Our Balance System
A person's sense of balance is
maintained by a complex interaction of four body systems[see
1. The inner ears (vestibular system)
2. The eyes
3. The brain (brainstem, cerebral cortex and cerebellum)
4. The spinal cord along with the joints and muscles of
the limbs (proprioceptors)
Sensations of dizziness, lightheadedness and unsteadiness may result from
disturbances of any one or a combination of these four systems.
Each system performs certain functions. The inner ear monitors the direction
of motions such as turning, stopping, and starting. The eyes monitor the
position of the body in space and also assist in the detection of the direction
of motion. The skin pressure receptors, such as the feet, monitor the stability
of the body in relationship to the ground. The muscle and joint receptors
monitor what body parts are moving. The brain and spinal cord process and
coordinate the information from all of these systems for maintenance of
The inner ear is that part of the ear that houses the balance chambers.
The inner ear is divided into two main compartments. One compartment is
the cochlea ("coke-lee-a") which is for hearing. The other compartment
consists of the balance chambers: the semicircular canals, the utricle and the saccule. The cochlea and all of the balance chambers are interconnected.
The organs within the inner ear are bathed in fluid and contain the delicate
nerve endings of balance and hearing.
The function of the balance system
As the head moves, the fluid in the balance chambers moves and pushes against
the balance nerve endings. The nerve endings register the change and
send electrical signals to the brain by way of the balance (vestibular)
nerve. The brain interprets this signal as head movement.
Each inner ear is continuously sending information to the brain regarding
the body's position. Balance is maintained by a continuous and equal signal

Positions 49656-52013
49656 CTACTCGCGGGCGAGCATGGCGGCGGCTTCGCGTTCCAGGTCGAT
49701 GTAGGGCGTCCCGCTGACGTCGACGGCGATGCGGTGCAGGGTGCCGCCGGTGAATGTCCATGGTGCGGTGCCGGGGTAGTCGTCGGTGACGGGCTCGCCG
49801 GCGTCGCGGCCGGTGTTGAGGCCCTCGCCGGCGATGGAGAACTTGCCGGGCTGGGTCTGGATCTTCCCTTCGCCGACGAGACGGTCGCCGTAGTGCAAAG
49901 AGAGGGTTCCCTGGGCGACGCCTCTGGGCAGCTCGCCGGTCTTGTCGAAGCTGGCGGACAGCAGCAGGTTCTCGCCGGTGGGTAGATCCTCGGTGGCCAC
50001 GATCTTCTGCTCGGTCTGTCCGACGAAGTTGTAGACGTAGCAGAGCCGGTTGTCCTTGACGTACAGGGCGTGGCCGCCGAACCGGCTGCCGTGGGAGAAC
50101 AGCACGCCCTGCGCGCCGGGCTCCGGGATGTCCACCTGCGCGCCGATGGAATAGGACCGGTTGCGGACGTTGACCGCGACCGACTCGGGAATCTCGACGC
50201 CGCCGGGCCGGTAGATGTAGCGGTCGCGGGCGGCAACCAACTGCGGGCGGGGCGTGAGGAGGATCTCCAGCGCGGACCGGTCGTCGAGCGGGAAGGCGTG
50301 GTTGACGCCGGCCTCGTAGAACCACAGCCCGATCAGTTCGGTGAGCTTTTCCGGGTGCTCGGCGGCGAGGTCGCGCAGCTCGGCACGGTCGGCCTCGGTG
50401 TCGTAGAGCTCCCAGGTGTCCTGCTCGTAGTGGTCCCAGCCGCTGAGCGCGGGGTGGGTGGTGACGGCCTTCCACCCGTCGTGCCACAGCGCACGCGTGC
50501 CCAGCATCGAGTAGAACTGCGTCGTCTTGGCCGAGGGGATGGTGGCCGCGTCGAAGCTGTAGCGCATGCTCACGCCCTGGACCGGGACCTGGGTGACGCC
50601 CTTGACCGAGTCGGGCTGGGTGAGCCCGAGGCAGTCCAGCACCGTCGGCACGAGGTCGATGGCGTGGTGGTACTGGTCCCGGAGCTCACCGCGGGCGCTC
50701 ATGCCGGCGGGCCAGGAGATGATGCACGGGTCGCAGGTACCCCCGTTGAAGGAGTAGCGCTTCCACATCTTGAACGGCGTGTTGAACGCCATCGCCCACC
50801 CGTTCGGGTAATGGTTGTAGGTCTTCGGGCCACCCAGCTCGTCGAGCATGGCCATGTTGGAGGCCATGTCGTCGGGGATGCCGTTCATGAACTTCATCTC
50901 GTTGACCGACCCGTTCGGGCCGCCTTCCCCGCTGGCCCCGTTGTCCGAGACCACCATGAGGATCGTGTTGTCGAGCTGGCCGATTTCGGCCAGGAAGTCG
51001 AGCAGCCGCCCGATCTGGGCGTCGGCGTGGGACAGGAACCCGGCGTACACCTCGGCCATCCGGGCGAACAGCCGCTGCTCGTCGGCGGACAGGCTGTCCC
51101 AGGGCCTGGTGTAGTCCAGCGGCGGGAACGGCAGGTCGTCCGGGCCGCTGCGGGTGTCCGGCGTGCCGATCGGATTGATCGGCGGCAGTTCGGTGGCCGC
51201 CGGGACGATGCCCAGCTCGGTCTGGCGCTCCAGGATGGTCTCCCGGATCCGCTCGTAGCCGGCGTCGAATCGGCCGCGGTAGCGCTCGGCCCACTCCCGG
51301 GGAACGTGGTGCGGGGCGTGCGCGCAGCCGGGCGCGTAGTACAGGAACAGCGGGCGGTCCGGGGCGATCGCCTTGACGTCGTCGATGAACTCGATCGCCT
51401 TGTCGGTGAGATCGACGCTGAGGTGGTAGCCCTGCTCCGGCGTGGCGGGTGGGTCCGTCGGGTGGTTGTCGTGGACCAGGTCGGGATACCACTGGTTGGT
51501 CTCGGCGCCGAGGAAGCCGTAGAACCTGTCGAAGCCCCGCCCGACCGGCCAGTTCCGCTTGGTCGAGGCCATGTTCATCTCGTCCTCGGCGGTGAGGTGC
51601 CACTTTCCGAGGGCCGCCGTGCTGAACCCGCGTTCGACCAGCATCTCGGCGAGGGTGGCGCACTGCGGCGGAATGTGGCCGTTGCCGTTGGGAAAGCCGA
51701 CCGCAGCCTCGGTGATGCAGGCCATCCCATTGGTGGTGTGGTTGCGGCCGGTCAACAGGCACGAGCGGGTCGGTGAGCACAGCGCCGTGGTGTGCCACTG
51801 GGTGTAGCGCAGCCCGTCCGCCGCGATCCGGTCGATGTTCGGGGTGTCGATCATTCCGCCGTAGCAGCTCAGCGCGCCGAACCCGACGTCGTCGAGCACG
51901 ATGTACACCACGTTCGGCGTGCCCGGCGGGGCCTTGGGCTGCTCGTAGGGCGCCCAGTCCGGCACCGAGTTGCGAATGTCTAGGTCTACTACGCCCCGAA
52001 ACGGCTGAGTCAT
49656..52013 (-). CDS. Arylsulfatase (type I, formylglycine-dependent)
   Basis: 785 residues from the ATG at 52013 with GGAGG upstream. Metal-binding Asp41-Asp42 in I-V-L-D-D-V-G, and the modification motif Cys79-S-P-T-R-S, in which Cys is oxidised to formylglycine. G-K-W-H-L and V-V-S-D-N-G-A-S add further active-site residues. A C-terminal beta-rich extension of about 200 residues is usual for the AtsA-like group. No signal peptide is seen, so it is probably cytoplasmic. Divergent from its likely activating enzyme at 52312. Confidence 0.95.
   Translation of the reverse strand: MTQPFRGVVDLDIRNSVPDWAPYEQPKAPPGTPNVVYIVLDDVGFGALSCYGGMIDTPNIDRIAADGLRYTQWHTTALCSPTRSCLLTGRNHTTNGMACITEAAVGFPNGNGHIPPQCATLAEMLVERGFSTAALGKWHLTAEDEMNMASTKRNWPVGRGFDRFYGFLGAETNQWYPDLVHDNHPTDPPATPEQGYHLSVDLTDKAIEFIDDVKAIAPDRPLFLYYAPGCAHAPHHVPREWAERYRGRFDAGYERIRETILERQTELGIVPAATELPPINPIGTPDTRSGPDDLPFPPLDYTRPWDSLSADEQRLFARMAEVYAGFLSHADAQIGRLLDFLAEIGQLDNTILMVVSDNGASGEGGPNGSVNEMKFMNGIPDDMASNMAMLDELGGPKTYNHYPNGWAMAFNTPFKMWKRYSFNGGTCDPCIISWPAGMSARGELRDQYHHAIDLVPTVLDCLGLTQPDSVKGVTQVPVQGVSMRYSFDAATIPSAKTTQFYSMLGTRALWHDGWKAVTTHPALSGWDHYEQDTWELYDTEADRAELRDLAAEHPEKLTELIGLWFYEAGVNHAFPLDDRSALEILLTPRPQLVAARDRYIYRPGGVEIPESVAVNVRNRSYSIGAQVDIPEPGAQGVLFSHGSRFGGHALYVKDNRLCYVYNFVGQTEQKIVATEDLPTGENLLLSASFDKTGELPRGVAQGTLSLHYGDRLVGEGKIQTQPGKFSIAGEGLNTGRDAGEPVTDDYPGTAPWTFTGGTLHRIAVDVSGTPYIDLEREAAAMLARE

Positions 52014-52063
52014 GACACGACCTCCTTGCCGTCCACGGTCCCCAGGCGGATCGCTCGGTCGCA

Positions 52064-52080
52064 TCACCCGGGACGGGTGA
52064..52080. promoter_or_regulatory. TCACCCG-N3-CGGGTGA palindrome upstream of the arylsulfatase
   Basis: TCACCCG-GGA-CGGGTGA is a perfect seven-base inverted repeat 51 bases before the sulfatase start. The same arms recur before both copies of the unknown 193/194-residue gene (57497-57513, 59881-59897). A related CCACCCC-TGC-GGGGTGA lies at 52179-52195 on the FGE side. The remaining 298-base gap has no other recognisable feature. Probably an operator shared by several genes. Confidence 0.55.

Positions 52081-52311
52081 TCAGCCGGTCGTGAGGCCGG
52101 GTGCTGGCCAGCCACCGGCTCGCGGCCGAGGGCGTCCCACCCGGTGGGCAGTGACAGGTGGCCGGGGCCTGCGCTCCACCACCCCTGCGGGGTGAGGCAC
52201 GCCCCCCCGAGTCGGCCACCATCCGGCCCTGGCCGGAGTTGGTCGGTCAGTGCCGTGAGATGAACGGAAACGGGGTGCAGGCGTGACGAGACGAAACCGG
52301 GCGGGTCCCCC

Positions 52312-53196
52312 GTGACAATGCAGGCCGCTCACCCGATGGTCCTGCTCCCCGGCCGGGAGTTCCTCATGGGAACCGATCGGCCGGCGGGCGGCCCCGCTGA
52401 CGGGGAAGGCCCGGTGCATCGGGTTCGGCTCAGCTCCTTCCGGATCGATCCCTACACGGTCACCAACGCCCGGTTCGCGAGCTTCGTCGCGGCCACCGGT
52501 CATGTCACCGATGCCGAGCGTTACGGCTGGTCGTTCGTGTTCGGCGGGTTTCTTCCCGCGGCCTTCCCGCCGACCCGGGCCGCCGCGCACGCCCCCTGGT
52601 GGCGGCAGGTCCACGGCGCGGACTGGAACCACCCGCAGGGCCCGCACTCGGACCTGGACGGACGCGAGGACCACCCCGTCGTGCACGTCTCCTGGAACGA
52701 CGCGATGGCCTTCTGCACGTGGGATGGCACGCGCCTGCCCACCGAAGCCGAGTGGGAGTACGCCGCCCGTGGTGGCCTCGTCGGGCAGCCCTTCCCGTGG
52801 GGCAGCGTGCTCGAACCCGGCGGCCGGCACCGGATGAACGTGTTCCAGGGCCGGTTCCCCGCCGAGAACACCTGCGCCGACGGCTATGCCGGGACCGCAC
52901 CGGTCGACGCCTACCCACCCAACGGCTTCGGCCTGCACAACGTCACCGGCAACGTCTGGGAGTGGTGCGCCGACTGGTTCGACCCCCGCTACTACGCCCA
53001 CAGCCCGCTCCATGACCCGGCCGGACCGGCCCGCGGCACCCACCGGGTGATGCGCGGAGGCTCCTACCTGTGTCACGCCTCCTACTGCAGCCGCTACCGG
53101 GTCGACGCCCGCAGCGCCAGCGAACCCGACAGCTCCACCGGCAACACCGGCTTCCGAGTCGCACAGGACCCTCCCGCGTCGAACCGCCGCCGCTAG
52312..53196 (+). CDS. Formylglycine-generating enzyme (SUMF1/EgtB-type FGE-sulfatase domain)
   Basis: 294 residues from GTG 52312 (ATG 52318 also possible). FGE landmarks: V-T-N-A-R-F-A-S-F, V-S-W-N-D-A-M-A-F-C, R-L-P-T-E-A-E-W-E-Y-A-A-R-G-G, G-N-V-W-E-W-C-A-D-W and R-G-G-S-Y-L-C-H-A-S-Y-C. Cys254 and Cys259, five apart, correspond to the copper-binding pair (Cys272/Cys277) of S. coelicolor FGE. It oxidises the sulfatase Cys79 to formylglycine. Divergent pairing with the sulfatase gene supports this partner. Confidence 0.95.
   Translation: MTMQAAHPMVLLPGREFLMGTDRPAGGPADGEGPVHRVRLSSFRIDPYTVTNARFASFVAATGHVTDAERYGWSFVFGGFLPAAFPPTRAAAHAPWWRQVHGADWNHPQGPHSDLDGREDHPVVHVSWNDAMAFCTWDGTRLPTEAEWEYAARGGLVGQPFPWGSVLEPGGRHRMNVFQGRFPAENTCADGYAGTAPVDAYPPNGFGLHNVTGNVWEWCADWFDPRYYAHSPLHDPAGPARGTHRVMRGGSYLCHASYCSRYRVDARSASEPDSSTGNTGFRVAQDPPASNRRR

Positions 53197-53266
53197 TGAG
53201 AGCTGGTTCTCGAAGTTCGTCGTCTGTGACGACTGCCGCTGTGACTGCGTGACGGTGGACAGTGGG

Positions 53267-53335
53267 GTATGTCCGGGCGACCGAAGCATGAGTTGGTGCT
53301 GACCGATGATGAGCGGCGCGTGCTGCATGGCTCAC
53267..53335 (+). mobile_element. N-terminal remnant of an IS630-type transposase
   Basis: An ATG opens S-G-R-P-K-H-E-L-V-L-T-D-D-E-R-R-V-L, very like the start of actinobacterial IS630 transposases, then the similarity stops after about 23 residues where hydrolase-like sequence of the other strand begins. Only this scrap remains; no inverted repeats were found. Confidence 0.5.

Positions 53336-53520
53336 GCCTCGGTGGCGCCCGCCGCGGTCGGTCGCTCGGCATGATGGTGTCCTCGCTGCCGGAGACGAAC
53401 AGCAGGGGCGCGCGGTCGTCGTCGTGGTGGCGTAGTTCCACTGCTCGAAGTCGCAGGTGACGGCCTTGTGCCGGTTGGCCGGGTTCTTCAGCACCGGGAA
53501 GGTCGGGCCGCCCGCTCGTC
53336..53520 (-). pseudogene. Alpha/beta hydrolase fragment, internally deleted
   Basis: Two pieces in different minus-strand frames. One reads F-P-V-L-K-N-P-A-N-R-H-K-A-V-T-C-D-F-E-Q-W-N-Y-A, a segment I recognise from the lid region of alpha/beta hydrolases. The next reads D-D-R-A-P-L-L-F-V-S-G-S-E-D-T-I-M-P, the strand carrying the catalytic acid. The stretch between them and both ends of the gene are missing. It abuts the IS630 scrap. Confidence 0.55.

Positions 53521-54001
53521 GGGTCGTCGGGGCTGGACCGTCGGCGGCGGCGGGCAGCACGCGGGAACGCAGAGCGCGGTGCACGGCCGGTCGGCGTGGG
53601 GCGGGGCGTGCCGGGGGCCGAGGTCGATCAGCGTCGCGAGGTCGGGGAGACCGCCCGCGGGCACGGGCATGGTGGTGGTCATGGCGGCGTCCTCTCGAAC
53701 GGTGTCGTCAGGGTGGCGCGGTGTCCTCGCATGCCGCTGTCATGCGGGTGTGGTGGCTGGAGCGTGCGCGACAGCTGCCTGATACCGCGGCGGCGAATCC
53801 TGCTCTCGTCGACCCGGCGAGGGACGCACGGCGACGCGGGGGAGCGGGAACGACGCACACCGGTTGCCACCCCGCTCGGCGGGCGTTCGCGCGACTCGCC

from both inner ears. When one inner ear is damaged, the unequal input
to the brain causes a type of dizziness known as vertigo.
The Anatomy of Balance
Dizziness, vertigo, and motion sickness all relate
to the sense of balance and equilibrium. Researchers in space and
aeronautical medicine call this spatial orientation, because it tells
the brain where the body is "in space:" what direction it is pointing,
what direction it is moving, and if it is turning or standing still.
Your sense of balance is maintained by a complex
interaction of the following parts of the nervous system:
- The inner ears (also called the labyrinth), which monitor the
directions of motion, such as turning, or forward-backward,
side-to-side, and up-and-down motions.
- The eyes , which monitor where the body is in space (i.e. upside
down, rightside up, etc.) and also directions of motion.
- The skin pressure receptors such as in the joints and spine,
which tell what part of the body is down and touching the ground.
- The muscle and joint sensory receptors , which tell what parts
of the body are moving.
- The central nervous system (the brain and spinal cord), which
processes all the bits of information from the four other systems
to make some coordinated sense out of it all.